‘Deacons have a special place with the intercessions: They cry tears in their soul for love of the people.’”
Deacons have also carried out their ministry by creating virtual spaces of prayer and community for parishioners.
Deacon Dan Cook from St. Mary in Breckenridge and Our Lady of Peace in Silverthorne never imagined that when he and wife decided to host the live Stations of the Cross via Zoom, that virtual space would later become an opportunity for prayer and fellowship cherished by many parishioners.
This practice not only brought parishioners from both churches who had never met each other together, it also led people to start sharing their personal prayer intentions and praying for one another.
“We’ve had a number of parishioners who have had surgeries and our prayers have been answered for them. What we’ve also seen is that parishioners who were regular attendees but not very strong in their faith have really come to strengthen their faith by doing these daily prayers,” Deacon Cook said.
Some parishioners even decided to take it a step further and organized a Zoom meeting every Monday to pray the Rosary. Deacon Cook and parishioners have even considered making these practices permanent.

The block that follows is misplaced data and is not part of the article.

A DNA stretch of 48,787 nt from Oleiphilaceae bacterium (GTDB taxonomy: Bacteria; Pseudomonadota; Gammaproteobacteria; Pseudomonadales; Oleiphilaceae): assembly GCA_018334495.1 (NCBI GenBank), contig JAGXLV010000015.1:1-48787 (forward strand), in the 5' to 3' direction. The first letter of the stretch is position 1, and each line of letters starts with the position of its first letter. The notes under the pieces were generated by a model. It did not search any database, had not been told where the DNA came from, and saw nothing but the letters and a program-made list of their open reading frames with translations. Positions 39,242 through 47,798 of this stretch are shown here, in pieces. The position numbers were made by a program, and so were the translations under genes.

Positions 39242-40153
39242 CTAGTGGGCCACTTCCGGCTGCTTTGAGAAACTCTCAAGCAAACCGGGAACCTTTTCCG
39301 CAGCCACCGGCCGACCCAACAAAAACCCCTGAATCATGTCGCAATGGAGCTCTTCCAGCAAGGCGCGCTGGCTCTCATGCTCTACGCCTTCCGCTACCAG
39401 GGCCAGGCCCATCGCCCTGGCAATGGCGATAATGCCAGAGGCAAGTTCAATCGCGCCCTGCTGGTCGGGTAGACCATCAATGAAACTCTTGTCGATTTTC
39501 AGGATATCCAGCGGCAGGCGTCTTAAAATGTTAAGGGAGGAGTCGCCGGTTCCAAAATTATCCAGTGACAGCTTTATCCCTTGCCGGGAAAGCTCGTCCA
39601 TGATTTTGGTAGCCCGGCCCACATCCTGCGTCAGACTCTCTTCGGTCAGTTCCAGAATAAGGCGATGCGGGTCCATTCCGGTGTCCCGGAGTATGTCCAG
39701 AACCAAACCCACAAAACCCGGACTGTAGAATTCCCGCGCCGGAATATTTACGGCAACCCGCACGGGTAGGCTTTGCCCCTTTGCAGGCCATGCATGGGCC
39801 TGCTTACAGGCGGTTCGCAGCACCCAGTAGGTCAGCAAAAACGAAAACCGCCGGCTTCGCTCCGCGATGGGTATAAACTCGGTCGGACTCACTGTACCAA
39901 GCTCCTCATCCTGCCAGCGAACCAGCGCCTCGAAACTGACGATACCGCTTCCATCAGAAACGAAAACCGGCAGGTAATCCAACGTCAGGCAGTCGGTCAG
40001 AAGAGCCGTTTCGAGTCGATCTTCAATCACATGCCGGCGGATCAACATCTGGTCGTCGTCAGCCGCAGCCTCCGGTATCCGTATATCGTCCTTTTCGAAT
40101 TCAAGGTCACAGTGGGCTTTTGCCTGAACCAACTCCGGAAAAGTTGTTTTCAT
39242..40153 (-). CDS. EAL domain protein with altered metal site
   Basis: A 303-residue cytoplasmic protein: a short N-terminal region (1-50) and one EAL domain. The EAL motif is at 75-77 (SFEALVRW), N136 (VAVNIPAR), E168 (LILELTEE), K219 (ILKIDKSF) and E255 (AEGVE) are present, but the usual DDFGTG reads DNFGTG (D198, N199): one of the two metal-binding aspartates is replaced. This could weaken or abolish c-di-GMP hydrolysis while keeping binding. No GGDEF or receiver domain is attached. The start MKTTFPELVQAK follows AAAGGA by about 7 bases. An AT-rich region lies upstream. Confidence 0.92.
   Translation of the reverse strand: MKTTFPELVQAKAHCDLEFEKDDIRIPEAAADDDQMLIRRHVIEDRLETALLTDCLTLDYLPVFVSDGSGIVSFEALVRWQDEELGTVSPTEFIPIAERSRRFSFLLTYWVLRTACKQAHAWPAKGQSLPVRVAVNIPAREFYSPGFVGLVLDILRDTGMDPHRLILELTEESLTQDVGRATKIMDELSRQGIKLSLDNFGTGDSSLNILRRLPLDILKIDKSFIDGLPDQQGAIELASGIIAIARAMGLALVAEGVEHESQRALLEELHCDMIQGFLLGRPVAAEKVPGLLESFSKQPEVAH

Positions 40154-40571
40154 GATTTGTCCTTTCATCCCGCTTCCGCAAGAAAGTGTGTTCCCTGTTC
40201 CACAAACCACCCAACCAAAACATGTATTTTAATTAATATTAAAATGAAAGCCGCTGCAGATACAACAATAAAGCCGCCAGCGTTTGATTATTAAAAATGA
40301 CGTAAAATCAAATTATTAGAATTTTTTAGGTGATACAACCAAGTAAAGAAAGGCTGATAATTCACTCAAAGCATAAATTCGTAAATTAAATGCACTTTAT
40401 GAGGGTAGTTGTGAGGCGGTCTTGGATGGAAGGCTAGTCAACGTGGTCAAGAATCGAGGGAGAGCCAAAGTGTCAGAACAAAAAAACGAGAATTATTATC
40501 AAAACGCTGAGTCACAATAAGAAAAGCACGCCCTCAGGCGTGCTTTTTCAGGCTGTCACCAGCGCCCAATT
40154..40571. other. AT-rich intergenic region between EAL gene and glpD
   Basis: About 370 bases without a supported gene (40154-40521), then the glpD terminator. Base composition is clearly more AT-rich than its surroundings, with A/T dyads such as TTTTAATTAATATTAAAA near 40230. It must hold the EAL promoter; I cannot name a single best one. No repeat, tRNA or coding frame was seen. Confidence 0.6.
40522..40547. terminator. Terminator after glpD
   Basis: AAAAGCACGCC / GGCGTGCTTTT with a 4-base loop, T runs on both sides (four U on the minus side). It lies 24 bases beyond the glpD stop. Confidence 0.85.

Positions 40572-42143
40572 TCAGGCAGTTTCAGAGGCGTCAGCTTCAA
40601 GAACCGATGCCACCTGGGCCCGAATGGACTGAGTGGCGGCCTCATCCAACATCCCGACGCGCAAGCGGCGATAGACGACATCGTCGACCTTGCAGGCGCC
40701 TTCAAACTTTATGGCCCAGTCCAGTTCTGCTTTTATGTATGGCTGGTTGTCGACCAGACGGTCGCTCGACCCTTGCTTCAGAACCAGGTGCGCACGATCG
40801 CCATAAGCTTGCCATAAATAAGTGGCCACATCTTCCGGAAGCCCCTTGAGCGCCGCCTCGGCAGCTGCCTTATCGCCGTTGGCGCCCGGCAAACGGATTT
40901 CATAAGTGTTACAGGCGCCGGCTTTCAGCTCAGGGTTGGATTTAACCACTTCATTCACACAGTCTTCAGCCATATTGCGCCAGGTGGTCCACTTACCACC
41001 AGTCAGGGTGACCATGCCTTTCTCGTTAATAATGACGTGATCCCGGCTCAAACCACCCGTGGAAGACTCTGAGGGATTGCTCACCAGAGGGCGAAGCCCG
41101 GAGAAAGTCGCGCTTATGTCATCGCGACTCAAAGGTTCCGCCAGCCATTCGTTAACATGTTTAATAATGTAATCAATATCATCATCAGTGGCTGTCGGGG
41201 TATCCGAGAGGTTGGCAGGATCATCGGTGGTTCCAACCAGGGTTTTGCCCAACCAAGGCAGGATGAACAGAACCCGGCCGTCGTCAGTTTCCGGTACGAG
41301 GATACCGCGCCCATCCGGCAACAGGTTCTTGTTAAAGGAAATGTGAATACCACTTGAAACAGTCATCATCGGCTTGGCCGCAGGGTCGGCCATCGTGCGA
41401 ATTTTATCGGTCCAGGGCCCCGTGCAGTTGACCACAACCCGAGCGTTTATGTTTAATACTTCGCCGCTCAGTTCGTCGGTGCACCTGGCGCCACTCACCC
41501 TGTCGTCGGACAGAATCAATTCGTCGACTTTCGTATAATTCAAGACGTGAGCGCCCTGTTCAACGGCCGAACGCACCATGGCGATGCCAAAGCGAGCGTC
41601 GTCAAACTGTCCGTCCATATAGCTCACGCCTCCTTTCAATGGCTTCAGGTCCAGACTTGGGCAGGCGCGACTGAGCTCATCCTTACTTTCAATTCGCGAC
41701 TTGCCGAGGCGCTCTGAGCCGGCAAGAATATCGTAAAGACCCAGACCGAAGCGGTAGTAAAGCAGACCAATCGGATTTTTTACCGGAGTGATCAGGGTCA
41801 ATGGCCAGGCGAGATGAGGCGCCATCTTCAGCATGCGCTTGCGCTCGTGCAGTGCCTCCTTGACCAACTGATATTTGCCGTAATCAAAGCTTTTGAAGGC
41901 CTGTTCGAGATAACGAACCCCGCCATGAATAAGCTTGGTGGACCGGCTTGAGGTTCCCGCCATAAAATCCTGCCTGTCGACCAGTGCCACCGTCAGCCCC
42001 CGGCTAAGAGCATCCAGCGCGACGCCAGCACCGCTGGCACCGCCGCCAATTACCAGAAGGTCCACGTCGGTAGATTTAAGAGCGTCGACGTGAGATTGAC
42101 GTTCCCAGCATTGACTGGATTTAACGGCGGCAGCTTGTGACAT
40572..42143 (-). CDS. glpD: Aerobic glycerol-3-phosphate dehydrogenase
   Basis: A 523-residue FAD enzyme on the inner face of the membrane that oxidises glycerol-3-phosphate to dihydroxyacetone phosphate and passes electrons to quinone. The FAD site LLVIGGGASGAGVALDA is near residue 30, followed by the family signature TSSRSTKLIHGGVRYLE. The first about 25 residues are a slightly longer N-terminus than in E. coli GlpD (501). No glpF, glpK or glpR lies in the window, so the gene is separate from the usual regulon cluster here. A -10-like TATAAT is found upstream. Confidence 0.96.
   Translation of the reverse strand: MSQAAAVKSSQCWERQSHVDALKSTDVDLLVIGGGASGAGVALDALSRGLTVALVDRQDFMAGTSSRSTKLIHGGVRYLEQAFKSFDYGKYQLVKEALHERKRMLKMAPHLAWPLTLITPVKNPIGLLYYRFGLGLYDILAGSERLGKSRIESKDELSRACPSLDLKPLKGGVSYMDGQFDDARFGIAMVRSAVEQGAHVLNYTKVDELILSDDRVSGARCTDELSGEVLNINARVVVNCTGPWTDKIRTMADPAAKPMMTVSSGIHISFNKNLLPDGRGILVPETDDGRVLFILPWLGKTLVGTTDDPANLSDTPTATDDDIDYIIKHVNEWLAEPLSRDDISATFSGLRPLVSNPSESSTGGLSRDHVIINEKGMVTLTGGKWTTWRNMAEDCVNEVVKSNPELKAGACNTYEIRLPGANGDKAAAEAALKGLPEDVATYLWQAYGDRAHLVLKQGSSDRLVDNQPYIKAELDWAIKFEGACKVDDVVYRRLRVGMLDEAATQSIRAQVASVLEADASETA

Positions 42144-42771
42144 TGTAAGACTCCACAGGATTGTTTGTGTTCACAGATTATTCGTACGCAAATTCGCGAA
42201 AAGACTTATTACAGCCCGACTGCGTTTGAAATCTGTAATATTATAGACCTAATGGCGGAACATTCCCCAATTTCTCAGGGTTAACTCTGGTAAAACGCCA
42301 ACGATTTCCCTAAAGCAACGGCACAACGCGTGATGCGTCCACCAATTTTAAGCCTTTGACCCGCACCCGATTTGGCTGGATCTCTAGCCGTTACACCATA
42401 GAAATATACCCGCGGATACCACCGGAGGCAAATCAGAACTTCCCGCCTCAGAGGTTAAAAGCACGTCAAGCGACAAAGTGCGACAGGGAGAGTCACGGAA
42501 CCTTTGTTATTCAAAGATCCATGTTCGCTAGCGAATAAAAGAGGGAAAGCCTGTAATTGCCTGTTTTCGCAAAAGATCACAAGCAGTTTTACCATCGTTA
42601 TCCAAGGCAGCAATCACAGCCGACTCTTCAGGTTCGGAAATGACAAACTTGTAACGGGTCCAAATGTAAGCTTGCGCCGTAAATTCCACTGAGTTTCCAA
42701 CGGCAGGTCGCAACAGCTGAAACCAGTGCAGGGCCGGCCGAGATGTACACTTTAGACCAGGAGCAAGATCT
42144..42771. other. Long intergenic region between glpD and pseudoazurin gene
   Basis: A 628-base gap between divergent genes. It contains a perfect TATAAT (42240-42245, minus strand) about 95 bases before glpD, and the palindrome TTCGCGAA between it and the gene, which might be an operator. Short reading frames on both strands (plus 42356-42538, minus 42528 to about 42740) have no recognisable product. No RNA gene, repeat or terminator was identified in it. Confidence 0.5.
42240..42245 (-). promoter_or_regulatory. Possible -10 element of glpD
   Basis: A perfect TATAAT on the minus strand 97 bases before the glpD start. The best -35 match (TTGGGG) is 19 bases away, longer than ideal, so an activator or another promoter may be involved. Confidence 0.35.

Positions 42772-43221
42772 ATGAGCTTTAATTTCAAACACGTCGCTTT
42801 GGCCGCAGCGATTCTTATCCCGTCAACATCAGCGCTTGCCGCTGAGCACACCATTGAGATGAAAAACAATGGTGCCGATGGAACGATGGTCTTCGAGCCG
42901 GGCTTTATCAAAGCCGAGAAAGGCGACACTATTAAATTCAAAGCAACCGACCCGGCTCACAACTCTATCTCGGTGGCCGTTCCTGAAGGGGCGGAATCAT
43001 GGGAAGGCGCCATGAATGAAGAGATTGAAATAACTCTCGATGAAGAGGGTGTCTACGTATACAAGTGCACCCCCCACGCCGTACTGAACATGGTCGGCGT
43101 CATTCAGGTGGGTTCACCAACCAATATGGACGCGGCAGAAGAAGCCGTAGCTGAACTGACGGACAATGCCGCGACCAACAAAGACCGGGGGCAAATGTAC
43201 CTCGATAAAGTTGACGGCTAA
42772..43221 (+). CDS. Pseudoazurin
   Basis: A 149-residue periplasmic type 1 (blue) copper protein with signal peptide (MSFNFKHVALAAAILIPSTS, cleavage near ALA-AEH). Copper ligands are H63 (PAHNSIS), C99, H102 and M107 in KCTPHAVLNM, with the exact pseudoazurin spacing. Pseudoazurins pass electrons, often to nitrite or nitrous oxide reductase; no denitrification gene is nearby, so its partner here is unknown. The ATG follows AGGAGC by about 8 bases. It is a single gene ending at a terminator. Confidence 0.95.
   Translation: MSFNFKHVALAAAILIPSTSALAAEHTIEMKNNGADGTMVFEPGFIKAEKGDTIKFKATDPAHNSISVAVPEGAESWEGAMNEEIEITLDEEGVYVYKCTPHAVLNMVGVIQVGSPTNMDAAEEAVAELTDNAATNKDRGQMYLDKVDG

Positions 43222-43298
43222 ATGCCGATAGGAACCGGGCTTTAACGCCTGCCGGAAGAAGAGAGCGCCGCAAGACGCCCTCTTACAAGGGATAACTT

One of the many apostolates our deacons carry out in the archdiocese and that has also needed innovation during this pandemic is the ministry to people in prisons, jails and detention centers.
Unlike many others, inmates or detainees do not have access to phones, computers or Wi-Fi, which means that the face to face interactions they used to have in confession, spiritual direction or Bible Study cannot be replaced by a Zoom meeting.
This led Deacon Hal Goldwire, Director of Jail and Prison Ministry for the archdiocese, to figure out a way to reach them even if he was not allowed to be in contact with them.
“We were doing Bible studies, RCIA classes, Mass, confessions, communion services, visiting and accompanying them in prison, listening to their stories and letting them know that they’re not forgotten just because they’re behind a wall. But when COVID hit, nothing was happening,” Deacon Goldwire said.
Deacon Goldwire has been checking in with different facilities to provide rosaries, books, Bibles and Divine Mercy Chaplet pamphlets. He has reached out to other prison ministries across the country to brainstorm how to best serve inmates and detainees during this time.
Furthermore, he’s worked with the International Commission of Catholic Prison Pastoral Care on behalf of the archdiocese to provide 1,000 face shields for the Denver Sheriff’s Department County Jail and Downtown Detention Center personnel and incarcerated population.
“Certainly, as deacons we miss seeing people face to face, but we’re still here to reach out to anybody that needs support or help in a wide variety of ministries, and we’re anxious to help,” Deacon Donohoe concluded. “As a priest told us in our last retreat, ‘Deacons have a special place with the intercessions: They cry tears in their soul for love of the people.’”